Like so much of America, Hammond began following the story art collective Pussy Riot after their it slammed onto our social media feeds in February of 2012. That month, five young women entered Moscow’s Church of Christ the Savior, covered their faces in bright balaclavas, and yarled a punk prayer—“Virgin Mary, put Putin away!” The action was short—guards dragged them out after less than one minute—but the resulting media firestorm was long. After Pussy Riot uploaded a video of the event to YouTube the girls were charged with “inciting religious hatred,” tried and sent to labor camps for two years.
To tell their story, Hammond flooded herself with research material—she read exhaustively, attended protests at the Russian Embassy in New York, traveled to Moscow. The resulting piece, woven from real text and rich with music and audience participation (though not of an arbitrary, invasive variety), views the Pussy Riot story from many angles: the women themselves, the Western media that fixated on them, an orthodox Church employee, a Russian political prisoner without the advantage of Western media attention.
The play premiered at the Contemporary American Theater Festival at Shepard University in 2015, where it was a commissioned work. Hammond and Ellis met the following year at San Francisco’s Magic Theatre, and she mentioned she’d written a sort-of-musical about Pussy Riot. “When [Theatre Battery] read the play all together, what stood out was how it’s reaching out about international, socio-political events that might feel alien to our audience, but that because of current events in our country are going to feel extremely prescient.”
“This play and this company are a great fit because Pussy Riot was an anonymous art collective, and Theatre Battery is a loose collective of like-minded people with a collective voice,” Hammond says. “Pussy Riot was adamant that no admission was charged to any of their events, and Theatre Battery has radical hospitality.”
Radical Hospitality, a concept pioneered by Mixed Blood Theatre in Minneapolis, is about eliminating barriers to entry. “Nobody who is not a traditional theatergoer has any reason to believe that 25 dollars or even 10 dollars is a good deal on a play,” Ellis says. “When you have no context, stepping into a storefront theatre with a play that you’ve never heard of is actually a big risk for people and a good reason to not want to do it.” And so, Theatre Battery tickets are free.
“It allows people to get away from the expectation that you’re purchasing a piece of entertainment, and more into the idea that you’re tapping into a community resource,” he says. “Just like a library or a church, everyone is welcome to this, and walking in isn’t going to cost you anything.”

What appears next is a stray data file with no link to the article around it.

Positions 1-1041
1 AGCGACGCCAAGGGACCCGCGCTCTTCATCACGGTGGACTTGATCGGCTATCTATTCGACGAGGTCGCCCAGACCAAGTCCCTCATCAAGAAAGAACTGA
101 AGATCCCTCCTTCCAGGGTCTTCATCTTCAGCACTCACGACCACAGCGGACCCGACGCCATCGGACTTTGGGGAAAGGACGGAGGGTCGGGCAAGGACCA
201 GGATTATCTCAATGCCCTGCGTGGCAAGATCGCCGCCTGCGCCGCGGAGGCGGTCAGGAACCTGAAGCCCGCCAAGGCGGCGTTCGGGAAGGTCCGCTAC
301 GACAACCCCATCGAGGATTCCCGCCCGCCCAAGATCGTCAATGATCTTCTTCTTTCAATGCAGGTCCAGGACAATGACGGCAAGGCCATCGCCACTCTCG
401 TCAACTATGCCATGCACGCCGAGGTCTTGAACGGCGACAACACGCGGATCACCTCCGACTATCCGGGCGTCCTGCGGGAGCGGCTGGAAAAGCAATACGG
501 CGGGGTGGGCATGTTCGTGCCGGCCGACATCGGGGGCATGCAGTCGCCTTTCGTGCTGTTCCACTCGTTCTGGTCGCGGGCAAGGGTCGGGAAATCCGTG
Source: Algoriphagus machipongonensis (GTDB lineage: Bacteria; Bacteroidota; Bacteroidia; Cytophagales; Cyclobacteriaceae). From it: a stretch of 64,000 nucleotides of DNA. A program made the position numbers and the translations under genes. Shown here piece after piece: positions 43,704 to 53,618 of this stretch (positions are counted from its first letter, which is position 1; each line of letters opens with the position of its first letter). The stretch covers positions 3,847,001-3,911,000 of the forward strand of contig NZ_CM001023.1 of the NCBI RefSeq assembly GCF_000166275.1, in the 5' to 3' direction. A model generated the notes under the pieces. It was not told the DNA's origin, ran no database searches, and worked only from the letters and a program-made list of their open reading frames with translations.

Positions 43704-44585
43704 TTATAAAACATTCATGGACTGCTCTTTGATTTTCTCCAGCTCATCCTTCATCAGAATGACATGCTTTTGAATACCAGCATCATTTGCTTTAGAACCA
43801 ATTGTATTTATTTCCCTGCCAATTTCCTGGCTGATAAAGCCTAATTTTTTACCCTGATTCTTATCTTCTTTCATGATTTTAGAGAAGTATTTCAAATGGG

Read the full article from City Arts here.
Academia. Culture. Anthropology. In-depth study. Research. Data collection. These hardly seem the buzz words for an impactful and insightful play, yet each of those weighty words holds sway in HUMAN RITES, which is currently playing at Phoenix Theatre in Indianapolis…
However, I have saved the best key phrase for last because this powerhouse play centers on two pivotal words: female circumcision. Or is it female genital mutilation? That is the heated and impassioned debate sparked in the close office of Michaela Richards, played by Milicent Wright. This debate unfolds in a riveting fashion that is both jarring and eye-opening as only three characters never cease discussing its many twists, turns, and viewpoints.
It is very clear that the actors in this production made a study of the people they portrayed, for which I am very grateful. As an audience member, you have to watch these individuals talking for 90 straight minutes. And yet, I was never once tempted to look at the clock because I felt like the unwitting scientist who puts his or her subject of study under a microscope and is caught off guard by what awaits…
HUMAN RITES is a fast-paced and riveting invitation to see how deeply perception dictates our reality. Be prepared to have your own eyes opened, your own pre-conceived notions debunked, and your head left spinning with some inevitable questions: who would I be in this debate? And did I win?…
With the flow of HUMAN RITES never stopping and considering the deep, gritty content of the show, I was exhausted as just an audience member by the time it finished. The show covers the cultural view of the practice of female circumcision in explicit detail, so be aware of that before coming in. The constant banter of the actors makes it feel like you are in the room, taking side with the mere three actors.
Not only was I greatly impressed by the acting, but also the sheer stamina it takes to perform this show by Seth Rozin is beyond amazing. Zero stops, zero scene changes, zero costume changes, and pure emotion make this show different than any I have ever seen, which made it all the more impressive.
Read the full stunning review from Broadway World here.